According to the Census Bureau In 1890, people getting married were mostly in their early 20’s. In 2010, they were in their late 20’s. Today, there are a lot more people in their 30’s getting married for the first time. Gradually as a culture, we’re delaying marriage further and further out. For those who opt to wait, it’s probably a good thing–it means they are making life’s big decisions with more of life’s experiences under their belt. But, it sure causes a hiccup for our industry, which is so often built on opulent glamour and youthful naivety.
As an adult who’s become self-sufficient before entering the wedding planning process, you might find much of it is like some bizarre otherworldly maze of expectations and traditions. If you’re feeling like someone “giving you away” doesn’t really seem right anymore, or you’re feeling like five figures really is an unreasonable amount of money to spend on a dress for one day, know that you’re not alone. And, know that you’re free to opt-out of anything you want.
But there is one wedding tradition that is almost certain going to seem out of place, but that virtually everyone will expect you to follow. The wedding registry. Weddings are a gift-giving occasion in our culture. When a couple went out on their own, their family and friends would buy them things they would need to make it out on their own. Toasters, silverware, hand towels. Things like that. People, at least those closest to you, expect to give you a gift. And to some extent, expect that gift to make them feel like they’re helping you go out on your own together. As a well established adult already, how many toasters and blenders and wine decanters do you need?
The answer is probably however many you have already acquired. At this point, you and your spouse have already met the challenges solved by washcloths and coffee makers. So there looms this expectation in your mind that your guests have some kind of idea of the sort of thing they want to give you, but you really don’t need any of it.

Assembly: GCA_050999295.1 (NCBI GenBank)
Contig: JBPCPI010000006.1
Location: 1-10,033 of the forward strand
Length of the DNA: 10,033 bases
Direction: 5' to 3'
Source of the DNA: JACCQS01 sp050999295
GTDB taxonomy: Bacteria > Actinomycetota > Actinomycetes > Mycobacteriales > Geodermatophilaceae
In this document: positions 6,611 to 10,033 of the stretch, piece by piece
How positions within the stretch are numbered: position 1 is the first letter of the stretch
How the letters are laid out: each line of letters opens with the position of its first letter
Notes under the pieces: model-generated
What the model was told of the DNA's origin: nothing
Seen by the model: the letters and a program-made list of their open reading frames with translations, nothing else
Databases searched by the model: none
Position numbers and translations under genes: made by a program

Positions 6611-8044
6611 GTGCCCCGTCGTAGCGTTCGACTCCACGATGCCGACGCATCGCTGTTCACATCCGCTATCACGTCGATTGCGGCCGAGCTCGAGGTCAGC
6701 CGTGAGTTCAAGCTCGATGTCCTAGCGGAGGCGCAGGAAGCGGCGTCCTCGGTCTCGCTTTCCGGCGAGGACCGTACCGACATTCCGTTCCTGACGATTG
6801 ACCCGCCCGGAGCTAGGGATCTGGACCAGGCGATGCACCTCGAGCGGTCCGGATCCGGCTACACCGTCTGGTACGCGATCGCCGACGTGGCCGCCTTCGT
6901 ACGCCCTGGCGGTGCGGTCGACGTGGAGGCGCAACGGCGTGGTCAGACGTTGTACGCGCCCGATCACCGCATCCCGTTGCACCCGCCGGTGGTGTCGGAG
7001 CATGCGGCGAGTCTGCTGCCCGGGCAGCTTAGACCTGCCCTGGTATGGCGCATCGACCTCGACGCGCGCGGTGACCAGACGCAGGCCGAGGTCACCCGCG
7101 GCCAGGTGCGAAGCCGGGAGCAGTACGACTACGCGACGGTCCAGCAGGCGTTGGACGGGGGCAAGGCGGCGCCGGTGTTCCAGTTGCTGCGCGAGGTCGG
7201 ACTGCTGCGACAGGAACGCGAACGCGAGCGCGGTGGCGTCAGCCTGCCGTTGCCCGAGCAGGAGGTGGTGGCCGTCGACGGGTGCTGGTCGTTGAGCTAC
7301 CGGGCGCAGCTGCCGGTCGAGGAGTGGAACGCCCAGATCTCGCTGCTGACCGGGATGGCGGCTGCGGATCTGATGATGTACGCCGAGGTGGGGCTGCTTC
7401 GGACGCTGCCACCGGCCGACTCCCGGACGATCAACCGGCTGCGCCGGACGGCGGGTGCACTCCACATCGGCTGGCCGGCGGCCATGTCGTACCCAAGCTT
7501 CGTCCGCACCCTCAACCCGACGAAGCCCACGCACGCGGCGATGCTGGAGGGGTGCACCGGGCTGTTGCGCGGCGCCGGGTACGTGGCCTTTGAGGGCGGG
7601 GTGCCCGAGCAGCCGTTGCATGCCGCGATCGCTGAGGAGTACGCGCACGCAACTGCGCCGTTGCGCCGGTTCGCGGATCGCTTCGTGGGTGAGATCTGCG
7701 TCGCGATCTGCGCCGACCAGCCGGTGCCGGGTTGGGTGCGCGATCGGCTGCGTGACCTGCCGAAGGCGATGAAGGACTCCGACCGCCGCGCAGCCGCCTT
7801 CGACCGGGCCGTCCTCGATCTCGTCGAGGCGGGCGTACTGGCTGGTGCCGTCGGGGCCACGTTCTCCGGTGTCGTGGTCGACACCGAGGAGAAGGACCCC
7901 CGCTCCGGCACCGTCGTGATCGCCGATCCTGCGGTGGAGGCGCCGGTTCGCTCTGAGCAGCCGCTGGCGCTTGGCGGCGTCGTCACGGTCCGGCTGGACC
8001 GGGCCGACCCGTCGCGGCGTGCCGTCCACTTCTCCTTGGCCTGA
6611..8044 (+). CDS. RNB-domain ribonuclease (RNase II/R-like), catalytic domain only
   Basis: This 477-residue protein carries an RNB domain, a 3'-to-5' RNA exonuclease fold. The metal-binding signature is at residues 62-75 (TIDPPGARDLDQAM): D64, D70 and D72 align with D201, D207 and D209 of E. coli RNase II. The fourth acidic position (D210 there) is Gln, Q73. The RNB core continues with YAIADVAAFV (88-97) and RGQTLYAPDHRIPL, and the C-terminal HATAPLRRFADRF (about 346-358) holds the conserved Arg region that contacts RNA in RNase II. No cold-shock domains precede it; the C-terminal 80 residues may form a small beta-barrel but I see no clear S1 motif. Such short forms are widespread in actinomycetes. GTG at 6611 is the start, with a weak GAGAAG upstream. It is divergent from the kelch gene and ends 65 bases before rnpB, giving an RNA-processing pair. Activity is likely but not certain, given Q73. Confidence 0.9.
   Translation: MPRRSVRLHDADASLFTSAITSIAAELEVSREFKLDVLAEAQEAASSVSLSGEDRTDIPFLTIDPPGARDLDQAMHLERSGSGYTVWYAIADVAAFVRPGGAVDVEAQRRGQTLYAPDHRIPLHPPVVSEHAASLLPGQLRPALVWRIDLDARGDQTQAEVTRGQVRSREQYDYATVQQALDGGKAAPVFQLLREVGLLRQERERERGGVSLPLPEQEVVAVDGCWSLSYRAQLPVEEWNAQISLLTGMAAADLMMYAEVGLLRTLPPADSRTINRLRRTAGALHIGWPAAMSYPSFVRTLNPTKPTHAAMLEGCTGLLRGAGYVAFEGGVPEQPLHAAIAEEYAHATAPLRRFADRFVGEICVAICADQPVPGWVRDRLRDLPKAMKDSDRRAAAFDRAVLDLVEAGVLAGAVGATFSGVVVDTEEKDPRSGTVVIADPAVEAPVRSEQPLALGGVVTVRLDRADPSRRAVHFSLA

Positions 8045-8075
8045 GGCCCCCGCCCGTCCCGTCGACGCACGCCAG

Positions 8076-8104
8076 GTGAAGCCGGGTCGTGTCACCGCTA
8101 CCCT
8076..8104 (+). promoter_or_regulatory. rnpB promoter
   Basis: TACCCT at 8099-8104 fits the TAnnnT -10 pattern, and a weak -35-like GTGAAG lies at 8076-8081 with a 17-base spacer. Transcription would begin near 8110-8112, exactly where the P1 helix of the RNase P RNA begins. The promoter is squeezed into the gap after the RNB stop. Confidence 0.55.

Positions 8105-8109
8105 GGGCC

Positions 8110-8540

Don’t be one of those people who just doubles up on everything to appease aunt Sally. All that money and thoughtfulness could go to something much more worthwhile, and as an adult, you have the maturity to see that.
If you don’t need home goods, don’t feel pressure to register at Bed Bath and Beyond or Target or something. Think about what kinds of gifts would be truly meaningful to moving your life foreword together and register for those. Maybe you’re planning to start a business together–register for business books. Maybe you’re going back to school for your graduate degree–register your tuition. Maybe you want to travel the world together–register your honeymoon. You can even register the wedding, and all the wedding services.
You can always use the invitations or wedding website to explain the sorts of things you’re registering for, if you feel their especially unusual. But the point is not to get a bunch of stuff because… tradition. It’s to give your friends and family an opportunity to help you move into the next phase of your life. Not every phase of life values forks and knives equally, so register what is relevant to you, but register what is meaningful.
Check out these alternatives to the traditional wedding registry:
- HoneyFund and The Honeymoon, let you register for a honeymoon
- Hatch My House, lets your register for a house
- Simple Registry and Zola let your register for just about anything
- I Do Foundation and ZankYou let you register for charitable giving
- GoGetFunding and GoFundMe let you register for the wedding itself.